Questions about education, references, and job history commonly arise during the job interview process. However, the question of salary history is almost always an uncomfortable one for both candidates and interviewers. A lot of companies don’t bother to ask candidates for their salary history or inquire about their salary preferences when they apply for a position. According to a WorldatWork survey of over 800 compensation and benefits professionals, over 40 percent of employers have implemented policies that prohibit recruiters and managers from asking about a prospective employee’s salary history. Generally speaking, the larger the company, the greater the likelihood that they have decided on their own to refrain from asking about salary history.
On the other hand, there are plenty of companies that do ask. About 35 percent of survey respondents indicated that they only refrain from asking when the law specifically forbids them from doing so. For those companies that don’t ask about salary history, the survey results indicated that these companies found it relatively easy to implement the ban.
Reasons for asking about candidates’ salary history range from setting reasonable pay and compensation to ensuring that male and female applicants are on a level playing field when it comes to salary. Here, we’ll consider the pros and cons of requesting candidates’ salary history and some of the things that companies should consider before implementing such a policy.
Know the Rules
The topic of wage disparity between men and women persists, and conscientious companies are always looking for ways reduce the wage gap. While some experts don’t believe that a wage gap actually exists, there have been several studies that prove otherwise. For example, a study conducted by the American Association of University Women stated that, on average, women earn nearly 80 cents for every dollar earned by a man in the same full-time position.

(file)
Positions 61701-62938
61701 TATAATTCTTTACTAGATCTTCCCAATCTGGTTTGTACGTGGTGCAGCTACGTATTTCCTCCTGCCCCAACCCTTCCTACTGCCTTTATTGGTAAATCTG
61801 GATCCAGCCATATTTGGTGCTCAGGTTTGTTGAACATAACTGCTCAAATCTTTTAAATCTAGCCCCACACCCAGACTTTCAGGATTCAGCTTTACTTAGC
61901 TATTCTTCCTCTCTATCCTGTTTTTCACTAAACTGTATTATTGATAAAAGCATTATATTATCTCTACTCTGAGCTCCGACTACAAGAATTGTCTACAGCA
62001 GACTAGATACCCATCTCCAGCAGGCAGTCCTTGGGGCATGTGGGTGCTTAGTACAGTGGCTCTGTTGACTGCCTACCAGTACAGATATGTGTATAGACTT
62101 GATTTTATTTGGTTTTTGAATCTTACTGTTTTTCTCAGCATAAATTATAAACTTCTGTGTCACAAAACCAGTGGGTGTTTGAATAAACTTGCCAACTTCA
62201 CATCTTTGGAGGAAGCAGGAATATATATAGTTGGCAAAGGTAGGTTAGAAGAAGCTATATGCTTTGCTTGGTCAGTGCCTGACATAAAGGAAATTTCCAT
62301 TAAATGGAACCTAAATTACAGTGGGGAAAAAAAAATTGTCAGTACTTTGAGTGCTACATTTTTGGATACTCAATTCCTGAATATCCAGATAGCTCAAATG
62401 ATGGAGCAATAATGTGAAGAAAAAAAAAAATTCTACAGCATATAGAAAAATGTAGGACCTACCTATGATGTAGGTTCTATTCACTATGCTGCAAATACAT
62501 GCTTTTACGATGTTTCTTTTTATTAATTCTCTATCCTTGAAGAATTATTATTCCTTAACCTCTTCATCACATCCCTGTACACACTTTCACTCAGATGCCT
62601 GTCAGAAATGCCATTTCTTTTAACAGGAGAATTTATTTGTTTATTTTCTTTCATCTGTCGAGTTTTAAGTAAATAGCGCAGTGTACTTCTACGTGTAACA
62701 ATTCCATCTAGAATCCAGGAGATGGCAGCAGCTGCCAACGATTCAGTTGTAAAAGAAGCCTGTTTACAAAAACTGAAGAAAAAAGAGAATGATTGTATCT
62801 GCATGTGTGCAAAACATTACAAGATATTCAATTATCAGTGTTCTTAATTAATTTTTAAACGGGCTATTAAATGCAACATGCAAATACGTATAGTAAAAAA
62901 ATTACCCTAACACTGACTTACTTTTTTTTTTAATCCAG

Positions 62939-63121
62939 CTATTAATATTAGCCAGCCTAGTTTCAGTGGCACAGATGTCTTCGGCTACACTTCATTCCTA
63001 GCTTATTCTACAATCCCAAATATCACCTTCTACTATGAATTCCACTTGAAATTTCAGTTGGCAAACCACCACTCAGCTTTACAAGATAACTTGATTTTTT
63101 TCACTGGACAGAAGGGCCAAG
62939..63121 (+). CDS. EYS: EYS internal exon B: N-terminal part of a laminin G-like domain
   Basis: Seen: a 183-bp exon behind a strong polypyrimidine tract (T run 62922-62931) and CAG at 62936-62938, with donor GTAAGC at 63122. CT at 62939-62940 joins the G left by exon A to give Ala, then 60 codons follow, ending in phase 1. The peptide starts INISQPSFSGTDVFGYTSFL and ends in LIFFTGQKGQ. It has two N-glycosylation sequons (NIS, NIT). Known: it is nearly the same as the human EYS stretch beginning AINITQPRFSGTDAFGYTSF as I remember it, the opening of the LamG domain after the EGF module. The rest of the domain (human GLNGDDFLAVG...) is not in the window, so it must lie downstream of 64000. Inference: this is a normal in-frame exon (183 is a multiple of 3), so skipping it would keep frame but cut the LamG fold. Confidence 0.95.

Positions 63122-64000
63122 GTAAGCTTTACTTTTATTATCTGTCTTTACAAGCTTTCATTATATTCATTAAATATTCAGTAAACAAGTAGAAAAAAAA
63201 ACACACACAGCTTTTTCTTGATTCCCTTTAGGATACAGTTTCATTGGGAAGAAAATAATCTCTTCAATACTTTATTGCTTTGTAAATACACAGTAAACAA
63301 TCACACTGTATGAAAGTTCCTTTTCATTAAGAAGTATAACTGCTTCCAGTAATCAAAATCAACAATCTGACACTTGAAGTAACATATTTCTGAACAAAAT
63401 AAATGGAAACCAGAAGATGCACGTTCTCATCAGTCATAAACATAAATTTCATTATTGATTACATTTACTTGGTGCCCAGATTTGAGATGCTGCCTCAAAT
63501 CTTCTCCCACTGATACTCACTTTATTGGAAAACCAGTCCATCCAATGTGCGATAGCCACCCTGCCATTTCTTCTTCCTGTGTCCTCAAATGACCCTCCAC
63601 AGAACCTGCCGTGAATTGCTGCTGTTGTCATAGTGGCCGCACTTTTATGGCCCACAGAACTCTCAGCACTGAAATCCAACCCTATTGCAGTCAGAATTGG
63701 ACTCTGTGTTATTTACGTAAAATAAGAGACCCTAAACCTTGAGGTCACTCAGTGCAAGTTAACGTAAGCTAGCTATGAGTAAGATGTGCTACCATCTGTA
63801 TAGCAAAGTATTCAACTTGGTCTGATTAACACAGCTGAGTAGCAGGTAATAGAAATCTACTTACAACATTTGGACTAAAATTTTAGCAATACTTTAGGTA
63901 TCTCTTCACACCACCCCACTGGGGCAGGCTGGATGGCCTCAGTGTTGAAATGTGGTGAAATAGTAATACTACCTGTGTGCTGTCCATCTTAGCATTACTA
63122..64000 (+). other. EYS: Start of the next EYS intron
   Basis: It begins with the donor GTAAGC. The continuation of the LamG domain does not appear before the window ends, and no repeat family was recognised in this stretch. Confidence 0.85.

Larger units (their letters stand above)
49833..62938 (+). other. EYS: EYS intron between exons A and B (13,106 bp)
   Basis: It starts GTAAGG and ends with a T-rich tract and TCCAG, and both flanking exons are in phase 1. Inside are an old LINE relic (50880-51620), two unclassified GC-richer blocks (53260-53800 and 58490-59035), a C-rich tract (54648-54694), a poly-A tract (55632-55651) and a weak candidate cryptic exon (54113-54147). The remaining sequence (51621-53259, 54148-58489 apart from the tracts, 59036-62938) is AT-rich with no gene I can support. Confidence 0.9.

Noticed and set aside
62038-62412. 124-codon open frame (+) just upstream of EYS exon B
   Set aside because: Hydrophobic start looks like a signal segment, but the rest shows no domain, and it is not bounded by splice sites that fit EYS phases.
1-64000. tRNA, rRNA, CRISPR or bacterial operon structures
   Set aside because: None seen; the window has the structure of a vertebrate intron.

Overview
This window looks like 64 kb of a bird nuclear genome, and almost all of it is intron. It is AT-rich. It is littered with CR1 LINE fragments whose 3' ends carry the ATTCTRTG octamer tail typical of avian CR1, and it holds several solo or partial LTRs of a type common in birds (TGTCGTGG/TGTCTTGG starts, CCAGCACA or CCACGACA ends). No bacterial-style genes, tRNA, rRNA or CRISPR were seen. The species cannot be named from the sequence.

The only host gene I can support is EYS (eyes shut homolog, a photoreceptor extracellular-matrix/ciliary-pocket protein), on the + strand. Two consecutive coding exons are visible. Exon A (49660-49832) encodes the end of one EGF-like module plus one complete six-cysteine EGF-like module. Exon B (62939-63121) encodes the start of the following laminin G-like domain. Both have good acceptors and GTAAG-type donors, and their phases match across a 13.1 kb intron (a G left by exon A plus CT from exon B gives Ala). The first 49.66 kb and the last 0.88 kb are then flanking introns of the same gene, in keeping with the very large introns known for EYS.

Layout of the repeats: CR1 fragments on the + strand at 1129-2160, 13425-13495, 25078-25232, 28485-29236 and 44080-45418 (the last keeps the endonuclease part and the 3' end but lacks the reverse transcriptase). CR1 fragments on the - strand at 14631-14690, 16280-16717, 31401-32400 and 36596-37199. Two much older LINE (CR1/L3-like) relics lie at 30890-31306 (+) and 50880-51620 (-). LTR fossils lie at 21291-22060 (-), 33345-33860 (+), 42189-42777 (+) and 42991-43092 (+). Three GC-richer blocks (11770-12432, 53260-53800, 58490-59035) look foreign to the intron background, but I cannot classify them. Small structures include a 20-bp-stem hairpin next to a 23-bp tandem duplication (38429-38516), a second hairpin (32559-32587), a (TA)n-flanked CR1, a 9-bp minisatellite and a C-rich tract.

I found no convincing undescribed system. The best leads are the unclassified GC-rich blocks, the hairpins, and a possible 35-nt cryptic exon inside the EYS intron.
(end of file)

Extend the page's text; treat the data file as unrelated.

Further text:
Many states have addressed the issue of requesting job candidates’ salary histories by putting a ban in place. The ban prohibits companies from even posing the question during the interview and hiring processes. Massachusetts was the first state to pass such a law. In addition to banning questions about salary history during the interview process, the law sought to boost transparency during the interviewing process by regulating employer conduct. Prospective employees are now able to make reasonable inquiries about pay and other benefits during the interview. In the past, many employers would discourage candidates from asking about pay, meaning the person would only find out about their salary and other benefits after a formal offer was extended.
Other cities and states that have implemented a ban on requesting candidates’ salary history include Delaware, California, New Orleans, New York City, Puerto Rico, Pittsburgh, and San Francisco. In 2019, Oregon will implement a law that prohibits employers from screening employees based on salary history, and any company that violates the law will be forced to monetarily compensate employees or applicants.
Past Salary Dictates Compensation Structure